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Proposed a symbolic template for blurring the boundaries between art and design, aesthetics and politics, and for decentralizing authority – be it monolithic or monological – in the larger context of then-current struggles over the restructuring of society.

Donald Moffett was born in Texas in 1955. In 1978, Moffett moved to New York City, where he continues to live and work as an artist and designer. He began showing his work publicly at the height of the Regan/Bush era and at the same time became involved in political activism within ACT UP (AIDS Coalition To Unleash Power). Moffett was a founding member of Gran Fury (1987–1993), the collaboration that effectively uses critical media strategies and video to raise awareness of the AIDS health crisis. He also works at the interdisciplinary design firm Bureau (NY), which he co-founded in 1989 with Marlene McCarty.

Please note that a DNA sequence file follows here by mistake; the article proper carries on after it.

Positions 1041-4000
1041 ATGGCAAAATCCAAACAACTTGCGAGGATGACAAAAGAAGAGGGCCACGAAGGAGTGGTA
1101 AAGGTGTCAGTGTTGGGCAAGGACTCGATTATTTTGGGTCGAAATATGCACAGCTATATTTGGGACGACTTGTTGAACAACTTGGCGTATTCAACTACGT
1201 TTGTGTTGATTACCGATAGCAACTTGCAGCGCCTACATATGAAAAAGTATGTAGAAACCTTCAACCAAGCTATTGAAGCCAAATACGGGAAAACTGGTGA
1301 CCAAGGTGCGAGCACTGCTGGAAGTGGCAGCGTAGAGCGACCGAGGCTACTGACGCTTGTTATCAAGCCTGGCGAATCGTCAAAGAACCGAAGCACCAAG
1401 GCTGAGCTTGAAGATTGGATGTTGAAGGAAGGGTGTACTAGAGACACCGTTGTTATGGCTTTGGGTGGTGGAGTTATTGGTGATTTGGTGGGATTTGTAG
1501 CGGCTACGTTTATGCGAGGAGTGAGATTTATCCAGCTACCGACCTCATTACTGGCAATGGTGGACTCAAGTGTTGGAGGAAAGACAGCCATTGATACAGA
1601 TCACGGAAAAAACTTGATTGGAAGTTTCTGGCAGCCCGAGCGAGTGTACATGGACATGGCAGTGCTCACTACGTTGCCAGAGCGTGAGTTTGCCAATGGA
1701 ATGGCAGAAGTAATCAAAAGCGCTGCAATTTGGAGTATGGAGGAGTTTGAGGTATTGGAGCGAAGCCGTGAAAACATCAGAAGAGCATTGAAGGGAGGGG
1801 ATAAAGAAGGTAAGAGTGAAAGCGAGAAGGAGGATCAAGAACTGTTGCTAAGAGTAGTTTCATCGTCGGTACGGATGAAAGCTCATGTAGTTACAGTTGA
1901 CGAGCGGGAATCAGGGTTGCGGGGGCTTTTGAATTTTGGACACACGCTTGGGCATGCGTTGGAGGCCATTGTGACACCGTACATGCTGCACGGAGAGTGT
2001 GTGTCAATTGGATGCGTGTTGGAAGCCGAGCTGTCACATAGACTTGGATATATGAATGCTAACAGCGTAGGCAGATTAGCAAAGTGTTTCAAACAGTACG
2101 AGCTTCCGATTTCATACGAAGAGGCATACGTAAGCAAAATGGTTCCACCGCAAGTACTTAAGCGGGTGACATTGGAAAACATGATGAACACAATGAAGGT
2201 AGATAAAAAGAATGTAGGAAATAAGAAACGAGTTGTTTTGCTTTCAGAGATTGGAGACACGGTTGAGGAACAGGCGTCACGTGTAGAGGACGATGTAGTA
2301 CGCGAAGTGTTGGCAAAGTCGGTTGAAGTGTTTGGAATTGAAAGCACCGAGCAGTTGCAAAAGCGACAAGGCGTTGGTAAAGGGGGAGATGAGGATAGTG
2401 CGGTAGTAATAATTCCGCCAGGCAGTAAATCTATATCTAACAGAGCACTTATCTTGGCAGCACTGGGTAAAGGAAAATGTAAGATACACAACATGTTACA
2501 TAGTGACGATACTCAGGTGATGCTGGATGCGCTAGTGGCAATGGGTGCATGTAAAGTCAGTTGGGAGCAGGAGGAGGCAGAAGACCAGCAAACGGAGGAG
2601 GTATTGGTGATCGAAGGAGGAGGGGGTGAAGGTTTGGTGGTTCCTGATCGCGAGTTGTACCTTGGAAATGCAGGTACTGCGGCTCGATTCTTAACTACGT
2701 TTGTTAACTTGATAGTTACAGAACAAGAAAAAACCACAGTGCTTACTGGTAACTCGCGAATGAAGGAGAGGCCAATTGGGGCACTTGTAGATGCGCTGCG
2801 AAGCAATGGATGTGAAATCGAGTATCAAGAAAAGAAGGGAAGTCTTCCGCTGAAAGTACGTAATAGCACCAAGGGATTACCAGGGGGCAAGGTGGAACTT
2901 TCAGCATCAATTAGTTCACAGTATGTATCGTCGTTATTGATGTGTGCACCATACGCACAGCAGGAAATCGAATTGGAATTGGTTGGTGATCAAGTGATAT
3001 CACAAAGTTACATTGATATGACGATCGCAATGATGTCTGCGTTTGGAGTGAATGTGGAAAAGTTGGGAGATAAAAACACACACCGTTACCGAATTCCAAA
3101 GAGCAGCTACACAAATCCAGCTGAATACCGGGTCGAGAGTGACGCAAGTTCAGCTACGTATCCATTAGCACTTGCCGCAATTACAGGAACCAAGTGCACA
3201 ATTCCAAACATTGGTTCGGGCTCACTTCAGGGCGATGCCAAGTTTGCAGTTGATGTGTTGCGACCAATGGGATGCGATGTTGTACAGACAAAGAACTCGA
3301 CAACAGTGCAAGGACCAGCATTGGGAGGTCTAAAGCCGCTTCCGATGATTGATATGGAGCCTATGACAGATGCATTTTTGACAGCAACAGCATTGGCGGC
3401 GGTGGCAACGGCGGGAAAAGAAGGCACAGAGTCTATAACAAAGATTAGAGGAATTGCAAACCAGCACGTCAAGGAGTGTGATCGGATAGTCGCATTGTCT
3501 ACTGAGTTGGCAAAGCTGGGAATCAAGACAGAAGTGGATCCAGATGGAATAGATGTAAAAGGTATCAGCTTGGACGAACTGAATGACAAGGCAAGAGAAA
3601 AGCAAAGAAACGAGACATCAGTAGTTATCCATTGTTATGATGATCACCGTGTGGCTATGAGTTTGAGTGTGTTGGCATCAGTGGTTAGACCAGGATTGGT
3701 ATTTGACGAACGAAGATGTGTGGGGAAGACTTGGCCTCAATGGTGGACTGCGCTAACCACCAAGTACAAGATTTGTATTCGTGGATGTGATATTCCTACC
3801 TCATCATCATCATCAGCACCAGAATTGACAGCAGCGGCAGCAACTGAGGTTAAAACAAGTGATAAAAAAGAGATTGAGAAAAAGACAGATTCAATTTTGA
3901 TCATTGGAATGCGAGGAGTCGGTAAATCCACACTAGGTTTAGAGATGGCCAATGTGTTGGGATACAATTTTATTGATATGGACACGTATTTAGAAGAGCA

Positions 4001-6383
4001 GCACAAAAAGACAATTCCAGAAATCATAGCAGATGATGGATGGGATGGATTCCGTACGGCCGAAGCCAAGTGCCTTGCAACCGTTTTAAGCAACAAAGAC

Mainly employs mounted photographic images. He also worked with light boxes, painting, large prints of maps and posters, and sculpture. There is a free flow between each of Moffett’s distinct ways of working, with the artist moving from gallery to street with incredible dexterity.

As part of the 1991 congressional debates on the effectiveness of the National Endowment for the Arts, Moffett explained his perspective at a hearing on government operations.

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Halo, Saya adalah penulis artikel dengan judul Words With Letters Chiner yang dipublish pada October 21, 2022 di website Caipm